Students in both programs take course work in general areas of psychology (learning, development, social bases), research and statistics, professional areas (assessment, consultation, intervention, counseling, legal and ethical issues), and education (special education, reading, cultural foundations). Specialist students complete a project that can range from a review of the literature in a professional area to a formal research study. Doctoral students complete an empirically based dissertation. Practicum courses are taken throughout the program. Students without prior field experiences typically take a yearlong practicum in the second year of their program that combines applied work in the program's School Psychology Clinic and in the schools. Advanced practicum experiences are available in the School Psychology Clinic, schools, specialized educational settings, developmental disabilities settings, child/adolescent mental health settings, medical settings, and other agencies. At the completion of both programs, students complete yearlong (or equivalent) internships. Specialist students typically complete internships that are school-based, whereas doctoral students may combine school and agency internships. Doctoral students often complete their training in APA-approved internship settings. We take pride in our prepartion for PRAXIS II testing, a standardized test that is recognized by the ESPB for teacher certification. Typically our students do very well on this measure of professional readiness. The School Psychology Program faculty continuously montior how our program is relevant to the professional challenges so we can adjust our teaching and learning experiences to provide a dynamic preparation for our pre-professional, pre-certification, and pre-licensure students.
Career Opportunities for Program Graduates
Graduates of the programs are afforded a wide variety of opportunities. Specialist graduates are typically employed in public school positions, but opportunities also exist in educational cooperatives, specialized school settings, and agencies. Doctoral graduates have similar opportunities and also have opportunities for college and university teaching, research and program evaluation positions, and a broader array of positions in agencies providing mental health, health, and developmental services to children and adolescents. Placement in appropriate professional positions has been close to 100% in recent years. Our alumni work in P-12 schools, universities and agencies across the commonwealth and many of the 50 states.
Applyling for a Degree in School Psychology
Every year the applicant pool for the school psychology program seems to become more competitive. Typically, an effort is made to select highly qualified individuals who will enrich the program's commitment to a diverse student population. Students are selected on the basis of their compatibility with the overall goals of the school psychology program and the profession of School Psychology. Our intention is to select students whose professional goals, interests, and expertise match the available resources within the school psychology program. The typical entering student is about 30 years old and has completed a Master's degree. Program completion rates are high. The program faculty is committed to offering a high quality program and makes every effort to facilitate student progress. For detailed information on how to apply, click our admissions link.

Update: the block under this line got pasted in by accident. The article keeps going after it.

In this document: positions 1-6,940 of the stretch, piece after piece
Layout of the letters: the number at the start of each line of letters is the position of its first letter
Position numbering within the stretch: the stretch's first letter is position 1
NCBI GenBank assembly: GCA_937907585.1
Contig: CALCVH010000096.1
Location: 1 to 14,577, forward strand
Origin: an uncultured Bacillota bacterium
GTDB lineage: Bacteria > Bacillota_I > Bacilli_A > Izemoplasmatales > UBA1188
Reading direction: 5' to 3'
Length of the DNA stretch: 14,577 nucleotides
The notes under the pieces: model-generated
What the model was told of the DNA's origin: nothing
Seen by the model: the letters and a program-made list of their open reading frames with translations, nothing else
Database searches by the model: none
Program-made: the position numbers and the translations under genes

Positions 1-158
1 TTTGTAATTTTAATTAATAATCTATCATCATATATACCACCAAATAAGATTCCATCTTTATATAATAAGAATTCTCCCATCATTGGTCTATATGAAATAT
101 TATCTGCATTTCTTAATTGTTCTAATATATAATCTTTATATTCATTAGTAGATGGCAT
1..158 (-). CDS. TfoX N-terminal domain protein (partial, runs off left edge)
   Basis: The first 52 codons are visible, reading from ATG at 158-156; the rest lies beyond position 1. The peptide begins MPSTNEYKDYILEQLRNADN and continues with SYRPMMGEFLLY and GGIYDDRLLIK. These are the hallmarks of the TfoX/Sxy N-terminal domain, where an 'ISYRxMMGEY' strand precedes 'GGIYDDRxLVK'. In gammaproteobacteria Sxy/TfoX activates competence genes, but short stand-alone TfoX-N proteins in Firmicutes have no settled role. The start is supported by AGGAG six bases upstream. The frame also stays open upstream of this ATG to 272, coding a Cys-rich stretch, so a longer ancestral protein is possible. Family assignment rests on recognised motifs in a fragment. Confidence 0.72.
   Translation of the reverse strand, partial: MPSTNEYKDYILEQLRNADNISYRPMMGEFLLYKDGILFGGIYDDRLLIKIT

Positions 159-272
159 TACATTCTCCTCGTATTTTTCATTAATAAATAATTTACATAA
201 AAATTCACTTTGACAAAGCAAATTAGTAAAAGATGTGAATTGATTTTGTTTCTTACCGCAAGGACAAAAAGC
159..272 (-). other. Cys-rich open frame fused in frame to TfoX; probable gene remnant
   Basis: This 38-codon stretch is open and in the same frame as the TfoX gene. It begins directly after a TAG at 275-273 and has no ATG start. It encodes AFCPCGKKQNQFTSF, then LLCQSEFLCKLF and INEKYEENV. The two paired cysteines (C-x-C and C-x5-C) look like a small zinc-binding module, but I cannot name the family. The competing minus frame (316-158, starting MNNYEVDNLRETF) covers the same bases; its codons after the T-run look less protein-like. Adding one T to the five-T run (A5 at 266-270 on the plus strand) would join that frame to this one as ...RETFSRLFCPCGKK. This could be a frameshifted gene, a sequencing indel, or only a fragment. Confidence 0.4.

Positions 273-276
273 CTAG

According to university policy, students from minority and ethnically-diverse backgrounds are encouraged to apply to the School Psychology program. Because of the changing demographics of the United States, there is a dire need for persons from diverse backgrounds to select school psychology as a career. Moreover, a diverse environment provides an opportunity for everyone to develop an understanding of persons from differing backgrounds. Efforts are made annually to recruit students from ethnic and racial minority groups as the program benefits from diversity in the constituency of its students. A number of campus organizations aim to provide support and develop community. Special financial support is available for students from diverse backgrounds through the Graduate School and other offices on campus. The Graduate School offers non-service minority fellowships, which provide funds for partial tuition payment and a stipend. Also, the Office of Institutional Diversity administers a cultural center and offers specific cultural events during the year.
Program Area Chair
For additional information on the School Psychology area, please contact our Area Chair and Director Training for the APA-accredited doctoral program, Professor Jonathan Campbell (firstname.lastname@example.org).
updated 03-12-2013 by Phyllis Mosman